Behavior problems are one of the most common reasons dogs are surrendered to animal shelters, but by laying a solid socialization foundation at puppyhood, many behavioral issues can be mitigated or avoided altogether. One of the most prevalent behavioral problems that causes dogs distress is social fearfulness, meaning they fear other dogs and strange people. Dogs can also have non-social fearfulness, which is the fear of different stimuli, such as loud noises, novel situations, or heights and surfaces.
Without early and continuing socialization, your puppy could grow up with behavioral issues that will be hard to correct. Here are five of the most common problems dog owners encounter with improperly socialized puppies, and how their lives are changed.
#1: Reactivity in puppies
One of the most prevalent—and most dangerous—results of improper socialization is development of fear-based aggression, which occurs when a dog is trying to warn someone to back off because they are scared. While we can understand why the dog snarls, snaps, or lunges at an approaching child, because they were never positively exposed to kids as a puppy, this can result in a serious bite.
Leash reactivity is another common form of fear-based aggression. If your dog was not properly socialized as a puppy, they are likely to lunge to the end of their leash, and bark at any approaching person or animal. Although they may seem excited about someone new, they are actually trying to warn away the potential threat. If the stranger or unfamiliar dog gets too close, your dog may feel they need to act more intensely to force the threat away, and resort to growling or biting.
The best way to prevent fear aggression in an adult dog is to socialize your puppy during their prime socialization period, which falls between 3 and 12 weeks of age, when they are the most receptive to new experiences. By ensuring each interaction with people, pets, and situations is positive, you can lay the groundwork for a confident, friendly dog. Keep in mind that when socializing your puppy, you must allow them to approach something new at their own pace. Never force them to interact with strangers or unfamiliar dogs, as this can make them fearful, and form a negative association.
#2: Generalized anxiety and fearfulness in puppies
If your puppy is not exposed to everyday experiences in a positive light, they’re likely to be terrified of anything unfamiliar. For example, when you’re out on a walk and a plastic bag is flapping in the breeze, your dog may freeze or bolt in fear. Yard decor, neighbors saying “Hi,” and dogs on the other side of a fence can all trigger an unsocialized dog’s anxiety, making what should be a fun, relaxing walk, a tense, anxiety-ridden chore. A dangerous situation could also develop if your dog manages to slip from their collar or harness to escape from a perceived threat.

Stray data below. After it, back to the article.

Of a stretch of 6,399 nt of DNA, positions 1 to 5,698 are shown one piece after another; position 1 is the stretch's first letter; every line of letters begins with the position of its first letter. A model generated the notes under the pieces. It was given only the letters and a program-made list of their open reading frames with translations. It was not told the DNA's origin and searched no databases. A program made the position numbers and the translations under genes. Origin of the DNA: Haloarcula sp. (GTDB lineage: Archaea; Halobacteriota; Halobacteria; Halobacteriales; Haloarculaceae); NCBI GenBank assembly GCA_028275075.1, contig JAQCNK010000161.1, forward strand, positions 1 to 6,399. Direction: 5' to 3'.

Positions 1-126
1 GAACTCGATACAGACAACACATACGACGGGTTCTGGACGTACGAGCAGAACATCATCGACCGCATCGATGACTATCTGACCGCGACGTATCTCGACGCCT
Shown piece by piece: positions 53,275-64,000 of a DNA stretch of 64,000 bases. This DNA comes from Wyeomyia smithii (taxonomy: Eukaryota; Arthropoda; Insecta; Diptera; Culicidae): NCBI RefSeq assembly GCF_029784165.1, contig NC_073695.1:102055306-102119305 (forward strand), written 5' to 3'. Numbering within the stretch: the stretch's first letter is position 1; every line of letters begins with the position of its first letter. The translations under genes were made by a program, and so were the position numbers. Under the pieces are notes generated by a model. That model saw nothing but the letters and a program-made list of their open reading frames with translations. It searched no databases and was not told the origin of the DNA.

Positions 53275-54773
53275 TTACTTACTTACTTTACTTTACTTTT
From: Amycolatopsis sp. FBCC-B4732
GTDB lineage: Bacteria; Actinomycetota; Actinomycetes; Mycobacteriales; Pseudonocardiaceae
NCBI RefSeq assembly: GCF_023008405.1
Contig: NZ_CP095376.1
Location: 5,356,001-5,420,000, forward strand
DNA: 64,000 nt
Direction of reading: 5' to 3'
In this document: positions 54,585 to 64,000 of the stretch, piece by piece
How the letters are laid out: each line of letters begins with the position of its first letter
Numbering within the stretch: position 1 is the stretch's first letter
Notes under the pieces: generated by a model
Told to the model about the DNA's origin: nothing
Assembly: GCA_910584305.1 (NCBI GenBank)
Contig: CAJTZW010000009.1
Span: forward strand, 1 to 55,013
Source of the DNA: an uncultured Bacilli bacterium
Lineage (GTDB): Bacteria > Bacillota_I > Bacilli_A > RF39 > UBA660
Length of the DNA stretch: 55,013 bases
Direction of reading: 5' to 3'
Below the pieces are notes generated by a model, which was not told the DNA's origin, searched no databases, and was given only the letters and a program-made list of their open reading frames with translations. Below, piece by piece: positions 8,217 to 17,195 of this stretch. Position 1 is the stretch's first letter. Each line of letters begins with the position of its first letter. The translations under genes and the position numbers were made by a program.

#3: Puppies who are difficult to handle
A dog who wasn’t exposed to positive handling as a puppy can be difficult to handle as an adult. Nail trims, ear cleaning, and basic grooming can instill fear in an undersocialized dog, making performing these tasks challenging or downright impossible without professional help. Start your puppy off right by pairing potentially unpleasant tasks, such as a nail trimming, with tasty treats, to form a positive association. Proceed at your puppy’s pace, and take breaks as needed, to give them time to investigate the nail clippers or brush. Do not hold your puppy down while brushing or a nail trimming, as this will make them more fearful and difficult to handle as they grow.
#4: Puppies who react negatively toward strangers
If your house is the neighborhood hotspot, filled with friends coming and going, an unsocialized dog can become extremely anxious, and may resort to fear-based aggression. When people come to your house to see your new puppy, ensure each experience is positive. Have strangers toss treats to your puppy, rather than offering them from their hand. Luring a puppy to come close to a strange person for food can make them uncomfortable once the treat is gone. Allow your puppy to approach at their own pace, and reward them with praise and additional treats for being brave. Creating a positive association with strangers from a young age will help make your home more peaceful as your puppy grows. Instead of barking and growling at everyone who visits, your dog will calmly and confidently sniff them and wag their tail.
#5: Inability to interact with other dogs
While you may want your dog to be a social butterfly and the center of attention at doggy daycare, lack of socialization as a puppy may make an adult dog uneasy around other canines. Ideally, your puppy should meet dogs of all sizes and breeds in a safe, positive manner, and learn how to “speak dog” correctly. Inadequate socialization can increase the likelihood of inter-dog aggression, because they cannot read body language cues appropriately.
Start your puppy off on the right paw by scheduling their first visit at Boca Midtowne Animal Hospital. An initial wellness visit will not only assess your puppy’s health, but also their behavior, and put them on the right path to adulthood.
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